If you think I’m a crunchy mom, you should meet MY mom. She is SUPER crunchy. The kind of crunchy that buries kitchen scraps in the backyard so she can have good compost for the veggie garden. The thing is, bless my mom’s crunchy little heart, when I was a newborn, my mom hadn’t heard of swaddling, co-sleeping, or extended breastfeeding. I am convinced that she would have tried the whole nine yards with respect to attachment parenting. She just didn’t have a clue.
So, per my dad’s uninformed request, I was deposited with a babysitter at six weeks old while my mom went back to work as a therapist, thus ensuring that some future therapist would have job security helping me sort out the mess that being separated from her would inevitably cause.
My mom and I are really close, because you can do the less-than-ideal thing with the best of intentions. Kids get that. I never doubted that my mom loved me. It was literally etched in her expression every time she looked at me. But still, I recognize that early separation from my parents seriously affected me. So when I found out I was having a baby, I KNEW this time had to be different. I would be the model attachment parent and everything would be great.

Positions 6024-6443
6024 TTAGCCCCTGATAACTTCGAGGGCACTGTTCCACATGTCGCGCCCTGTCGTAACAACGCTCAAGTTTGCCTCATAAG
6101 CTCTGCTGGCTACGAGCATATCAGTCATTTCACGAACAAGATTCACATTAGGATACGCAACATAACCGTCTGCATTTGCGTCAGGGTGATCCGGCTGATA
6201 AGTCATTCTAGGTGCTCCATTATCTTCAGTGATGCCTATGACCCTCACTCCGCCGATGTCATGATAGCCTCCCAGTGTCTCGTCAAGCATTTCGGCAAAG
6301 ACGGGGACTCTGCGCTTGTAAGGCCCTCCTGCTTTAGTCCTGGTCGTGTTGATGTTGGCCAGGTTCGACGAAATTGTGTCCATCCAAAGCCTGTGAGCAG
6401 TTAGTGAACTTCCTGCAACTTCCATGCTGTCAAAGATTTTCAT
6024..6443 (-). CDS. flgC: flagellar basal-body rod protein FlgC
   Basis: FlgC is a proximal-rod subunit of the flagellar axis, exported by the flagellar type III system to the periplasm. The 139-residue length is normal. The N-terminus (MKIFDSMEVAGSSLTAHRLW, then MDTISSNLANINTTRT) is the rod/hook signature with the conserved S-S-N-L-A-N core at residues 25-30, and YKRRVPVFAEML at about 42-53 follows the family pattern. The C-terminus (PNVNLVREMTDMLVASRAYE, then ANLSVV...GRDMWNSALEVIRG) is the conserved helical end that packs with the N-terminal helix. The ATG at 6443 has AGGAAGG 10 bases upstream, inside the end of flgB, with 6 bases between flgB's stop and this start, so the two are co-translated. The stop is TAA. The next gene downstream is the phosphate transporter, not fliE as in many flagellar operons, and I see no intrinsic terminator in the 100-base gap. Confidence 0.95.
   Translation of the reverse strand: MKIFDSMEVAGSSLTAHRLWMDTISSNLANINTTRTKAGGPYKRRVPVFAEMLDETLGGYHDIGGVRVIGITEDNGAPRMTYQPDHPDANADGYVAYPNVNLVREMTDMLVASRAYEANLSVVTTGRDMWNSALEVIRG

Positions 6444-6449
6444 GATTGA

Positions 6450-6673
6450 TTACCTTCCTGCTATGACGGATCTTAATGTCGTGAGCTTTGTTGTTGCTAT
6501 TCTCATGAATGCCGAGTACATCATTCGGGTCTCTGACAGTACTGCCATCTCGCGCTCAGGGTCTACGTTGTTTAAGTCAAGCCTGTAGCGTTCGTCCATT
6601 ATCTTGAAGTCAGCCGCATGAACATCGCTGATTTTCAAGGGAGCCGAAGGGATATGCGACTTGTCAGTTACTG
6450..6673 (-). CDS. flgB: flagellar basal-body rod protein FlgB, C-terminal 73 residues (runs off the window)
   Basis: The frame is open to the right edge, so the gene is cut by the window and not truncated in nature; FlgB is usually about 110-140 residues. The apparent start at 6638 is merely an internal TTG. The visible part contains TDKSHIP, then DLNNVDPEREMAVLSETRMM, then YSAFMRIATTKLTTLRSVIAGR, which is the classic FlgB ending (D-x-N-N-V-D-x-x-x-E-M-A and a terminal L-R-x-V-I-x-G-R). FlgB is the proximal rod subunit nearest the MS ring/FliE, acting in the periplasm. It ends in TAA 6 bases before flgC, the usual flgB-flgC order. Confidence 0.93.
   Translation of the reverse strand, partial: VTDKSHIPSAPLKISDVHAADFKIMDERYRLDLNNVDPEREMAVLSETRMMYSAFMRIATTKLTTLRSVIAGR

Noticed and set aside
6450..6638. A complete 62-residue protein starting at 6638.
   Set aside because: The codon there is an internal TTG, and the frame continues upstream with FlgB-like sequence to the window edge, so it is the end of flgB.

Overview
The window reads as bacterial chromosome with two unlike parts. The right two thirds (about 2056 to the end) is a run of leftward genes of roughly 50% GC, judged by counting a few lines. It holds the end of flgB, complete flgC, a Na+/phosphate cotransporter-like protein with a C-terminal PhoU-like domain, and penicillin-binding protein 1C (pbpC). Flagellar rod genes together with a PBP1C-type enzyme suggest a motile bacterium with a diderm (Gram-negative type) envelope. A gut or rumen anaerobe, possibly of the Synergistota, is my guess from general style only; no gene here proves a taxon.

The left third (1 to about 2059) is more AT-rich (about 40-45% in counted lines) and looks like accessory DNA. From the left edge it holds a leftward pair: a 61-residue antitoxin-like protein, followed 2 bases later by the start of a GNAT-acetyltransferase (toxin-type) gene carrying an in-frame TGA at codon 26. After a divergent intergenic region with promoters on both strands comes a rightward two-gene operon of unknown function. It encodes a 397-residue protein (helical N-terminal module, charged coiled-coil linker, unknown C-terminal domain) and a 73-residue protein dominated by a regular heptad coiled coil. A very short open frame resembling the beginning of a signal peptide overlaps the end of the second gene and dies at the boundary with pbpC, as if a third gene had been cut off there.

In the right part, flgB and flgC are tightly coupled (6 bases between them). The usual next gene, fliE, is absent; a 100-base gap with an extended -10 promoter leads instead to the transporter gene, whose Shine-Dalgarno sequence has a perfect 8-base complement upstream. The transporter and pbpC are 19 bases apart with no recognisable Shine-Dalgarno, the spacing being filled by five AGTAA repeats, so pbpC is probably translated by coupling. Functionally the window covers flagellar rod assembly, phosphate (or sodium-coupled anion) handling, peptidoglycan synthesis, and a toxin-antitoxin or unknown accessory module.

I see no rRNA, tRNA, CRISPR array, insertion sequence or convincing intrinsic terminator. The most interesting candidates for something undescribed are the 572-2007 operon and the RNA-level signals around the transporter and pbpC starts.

Okay, now that you are done laughing at my naivete, let me tell you what happened. I LOVED attachment parenting! Breastfeeding, co-sleeping, babywearing. Count me in!!! But… about that “model parent” thing? Man was I in trouble. The more perfect I tried to be, the more aware of my failures I became. So I tried harder, thus failing more often. By the time Katie was ten months old, I felt defeated. I had failed. What was I trying to do, anyway? Un-break myself by being the mother I had needed as a child?
Um, yeah. That’s exactly what I was trying to do. What a mercy it is that early on, I started to see how that would work out over time. We cannot undo our pain by parenting our children differently than we were parented, but our pain can become purposeful when it helps us make better parenting choices. In the end, though, the pain can only be resolved by taking it to God. I am oh-so-aware of how cheesy this may sound as I type, but it is real. Becoming a parent has helped me understand the God in ways I had never imagined. To know that He loves me MORE than I love Katie . . . how could I not begin to trust Him in a new way?
And so, one Sunday afternoon, I prayed with my husband and asked God to heal the pain of being left alone. To my surprise, he is.